US blames Syrian government for embassy attack in Damascus
In a sharp rebuke of the Assad regime, Secretary of State Clinton called the embassy attack a failed attempt to deflect attention from the brutal crackdown on protesters.
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The US lashed out at Syria after an assault on the US Embassy in Damascus Monday, heaping blame on President Bashar al-Assad's regime for instigating the protests and for standing by when they escalated into an attack.
Syrian troops did nothing to disperse the angry crowd around the US embassy, even as protesters began climbing a fence, scaling the roof of one of the embassy buildings, knocking out security cameras, and smashing windows, the Los Angeles Times reported. At the French embassy, which also came under attack, security guards fired warning shots in the air after Syrian soldiers there also failed to step in – not even when protesters began using a battering ram to try to break in.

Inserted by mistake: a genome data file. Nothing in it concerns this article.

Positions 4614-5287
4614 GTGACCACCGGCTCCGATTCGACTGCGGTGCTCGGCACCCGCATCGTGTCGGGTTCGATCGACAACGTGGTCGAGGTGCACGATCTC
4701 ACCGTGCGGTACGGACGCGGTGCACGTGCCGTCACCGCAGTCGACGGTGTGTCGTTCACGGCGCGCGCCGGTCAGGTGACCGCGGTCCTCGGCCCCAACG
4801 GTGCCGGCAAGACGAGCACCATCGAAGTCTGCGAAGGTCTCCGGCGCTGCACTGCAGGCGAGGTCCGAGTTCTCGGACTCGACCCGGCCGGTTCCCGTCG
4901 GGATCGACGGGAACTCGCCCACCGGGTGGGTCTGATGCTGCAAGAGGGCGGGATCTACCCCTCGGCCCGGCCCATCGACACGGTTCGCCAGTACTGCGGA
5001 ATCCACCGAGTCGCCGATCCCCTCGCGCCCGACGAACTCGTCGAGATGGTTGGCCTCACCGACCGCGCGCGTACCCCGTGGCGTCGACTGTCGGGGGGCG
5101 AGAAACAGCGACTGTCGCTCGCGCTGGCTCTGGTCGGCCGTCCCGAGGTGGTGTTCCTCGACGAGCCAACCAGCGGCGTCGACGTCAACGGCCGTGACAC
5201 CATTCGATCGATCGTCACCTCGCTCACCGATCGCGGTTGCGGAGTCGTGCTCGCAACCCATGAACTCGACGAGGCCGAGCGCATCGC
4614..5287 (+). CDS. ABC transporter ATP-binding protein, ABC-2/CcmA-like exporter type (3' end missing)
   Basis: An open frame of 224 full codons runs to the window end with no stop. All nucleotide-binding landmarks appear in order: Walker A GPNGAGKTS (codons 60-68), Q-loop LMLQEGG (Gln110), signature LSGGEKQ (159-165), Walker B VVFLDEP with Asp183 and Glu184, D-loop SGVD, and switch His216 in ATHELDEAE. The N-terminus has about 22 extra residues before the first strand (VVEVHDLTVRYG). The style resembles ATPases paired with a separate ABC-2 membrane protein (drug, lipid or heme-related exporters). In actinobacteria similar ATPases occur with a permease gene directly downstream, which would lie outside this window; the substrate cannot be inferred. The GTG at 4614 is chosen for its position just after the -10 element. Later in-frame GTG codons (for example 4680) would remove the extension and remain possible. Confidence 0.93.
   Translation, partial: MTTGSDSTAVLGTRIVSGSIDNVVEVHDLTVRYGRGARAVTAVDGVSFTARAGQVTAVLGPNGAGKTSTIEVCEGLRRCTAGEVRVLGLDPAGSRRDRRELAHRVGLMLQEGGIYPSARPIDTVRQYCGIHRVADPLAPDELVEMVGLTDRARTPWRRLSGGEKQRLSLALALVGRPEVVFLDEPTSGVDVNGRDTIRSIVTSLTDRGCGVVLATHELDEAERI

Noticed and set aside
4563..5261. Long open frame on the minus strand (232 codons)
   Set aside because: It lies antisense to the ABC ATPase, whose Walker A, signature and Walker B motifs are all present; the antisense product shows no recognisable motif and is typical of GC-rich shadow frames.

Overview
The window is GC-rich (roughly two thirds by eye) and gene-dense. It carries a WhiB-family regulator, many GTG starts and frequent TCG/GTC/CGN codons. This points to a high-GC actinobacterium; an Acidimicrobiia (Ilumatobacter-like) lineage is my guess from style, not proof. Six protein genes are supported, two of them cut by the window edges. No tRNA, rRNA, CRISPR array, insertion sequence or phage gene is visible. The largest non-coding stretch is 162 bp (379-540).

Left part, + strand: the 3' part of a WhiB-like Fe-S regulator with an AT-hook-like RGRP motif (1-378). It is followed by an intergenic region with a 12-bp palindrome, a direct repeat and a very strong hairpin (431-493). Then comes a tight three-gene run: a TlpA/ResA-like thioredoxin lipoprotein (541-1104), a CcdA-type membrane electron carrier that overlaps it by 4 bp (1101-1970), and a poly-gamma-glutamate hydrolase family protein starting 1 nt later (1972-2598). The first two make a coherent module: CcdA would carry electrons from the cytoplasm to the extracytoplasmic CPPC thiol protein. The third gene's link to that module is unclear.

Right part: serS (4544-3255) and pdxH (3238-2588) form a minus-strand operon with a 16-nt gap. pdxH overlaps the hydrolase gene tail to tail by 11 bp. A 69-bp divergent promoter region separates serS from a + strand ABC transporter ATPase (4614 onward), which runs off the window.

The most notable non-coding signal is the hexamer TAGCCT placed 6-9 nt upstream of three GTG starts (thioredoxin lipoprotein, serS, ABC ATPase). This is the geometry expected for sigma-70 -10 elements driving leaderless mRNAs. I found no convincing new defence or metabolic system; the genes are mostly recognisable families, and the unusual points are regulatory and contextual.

The protesters were responding to a visit Friday by US Ambassador to Syria Robert Ford and French Ambassador Eric Chevallier to Hama, one of several Syrian cities where antigovernment protests have been violently quashed by the regime. Their visit brought attention to the nonviolent nature of the protests – which runs counter to the regime's description – and "may have prevented security forces from unleashing more firepower to crush the demonstrations," the LA Times reports.
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Secretary of State Hillary Clinton accused the Syrian government of allowing the embassy attack to happen in a bid to deflect its citizens' attention from the country's uprising. She warned Mr. Assad that he was on shaky ground with the US, the Guardian reported. International law requires that host countries protect foreign mission staff and property.
"By either allowing or inciting this kind of behavior by these mobs against American and French diplomats and their property, they are clearly trying to deflect attention from their crackdown internally and to move the world's view away from what they are doing," she said. "It just doesn't work."
"President Assad is not indispensable and we have absolutely nothing invested in him remaining in power," she added. "From our perspective, he has lost legitimacy."